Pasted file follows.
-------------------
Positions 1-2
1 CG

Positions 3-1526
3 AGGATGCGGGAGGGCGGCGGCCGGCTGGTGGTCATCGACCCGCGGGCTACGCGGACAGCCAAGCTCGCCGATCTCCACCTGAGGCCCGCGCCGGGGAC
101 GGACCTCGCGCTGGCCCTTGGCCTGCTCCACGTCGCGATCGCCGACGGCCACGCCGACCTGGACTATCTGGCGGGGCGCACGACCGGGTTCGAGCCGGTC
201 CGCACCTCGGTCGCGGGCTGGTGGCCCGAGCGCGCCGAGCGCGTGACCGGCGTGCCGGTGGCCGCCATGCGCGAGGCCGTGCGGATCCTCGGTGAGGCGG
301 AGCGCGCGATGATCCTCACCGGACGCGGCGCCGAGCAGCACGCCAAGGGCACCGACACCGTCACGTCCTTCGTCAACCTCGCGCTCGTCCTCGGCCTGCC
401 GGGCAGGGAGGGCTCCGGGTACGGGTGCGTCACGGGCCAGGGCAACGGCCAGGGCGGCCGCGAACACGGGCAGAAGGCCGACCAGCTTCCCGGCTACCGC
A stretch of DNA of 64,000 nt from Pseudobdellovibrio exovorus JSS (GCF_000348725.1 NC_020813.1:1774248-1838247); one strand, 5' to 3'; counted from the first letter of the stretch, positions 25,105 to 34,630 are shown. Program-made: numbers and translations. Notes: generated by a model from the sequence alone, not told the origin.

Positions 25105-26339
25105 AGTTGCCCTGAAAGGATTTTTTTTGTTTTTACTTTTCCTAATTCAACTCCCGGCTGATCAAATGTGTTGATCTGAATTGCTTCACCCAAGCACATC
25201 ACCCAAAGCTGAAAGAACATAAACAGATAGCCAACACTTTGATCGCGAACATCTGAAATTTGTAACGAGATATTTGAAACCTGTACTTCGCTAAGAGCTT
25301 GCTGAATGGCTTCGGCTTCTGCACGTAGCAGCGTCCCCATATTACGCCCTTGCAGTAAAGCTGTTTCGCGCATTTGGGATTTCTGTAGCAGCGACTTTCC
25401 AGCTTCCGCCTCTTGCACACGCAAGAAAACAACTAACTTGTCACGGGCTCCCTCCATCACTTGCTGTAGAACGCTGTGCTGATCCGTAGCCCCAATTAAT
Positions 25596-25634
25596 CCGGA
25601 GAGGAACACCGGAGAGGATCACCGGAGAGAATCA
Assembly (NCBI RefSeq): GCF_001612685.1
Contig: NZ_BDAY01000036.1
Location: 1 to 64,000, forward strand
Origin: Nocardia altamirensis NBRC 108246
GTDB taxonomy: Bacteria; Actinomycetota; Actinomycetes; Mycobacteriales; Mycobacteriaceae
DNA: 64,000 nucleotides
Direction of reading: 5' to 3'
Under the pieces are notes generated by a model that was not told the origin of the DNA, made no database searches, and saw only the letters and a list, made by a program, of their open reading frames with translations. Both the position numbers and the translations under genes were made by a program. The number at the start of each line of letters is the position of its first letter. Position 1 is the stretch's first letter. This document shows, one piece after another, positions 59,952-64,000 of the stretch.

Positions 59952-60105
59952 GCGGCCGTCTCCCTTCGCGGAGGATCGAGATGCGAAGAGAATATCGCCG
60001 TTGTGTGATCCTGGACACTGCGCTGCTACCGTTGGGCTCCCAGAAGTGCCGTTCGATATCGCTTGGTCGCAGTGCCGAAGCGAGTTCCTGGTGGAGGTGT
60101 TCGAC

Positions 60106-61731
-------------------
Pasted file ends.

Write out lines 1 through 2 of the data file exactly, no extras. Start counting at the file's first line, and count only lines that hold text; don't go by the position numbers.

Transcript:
Positions 1-2
1 CG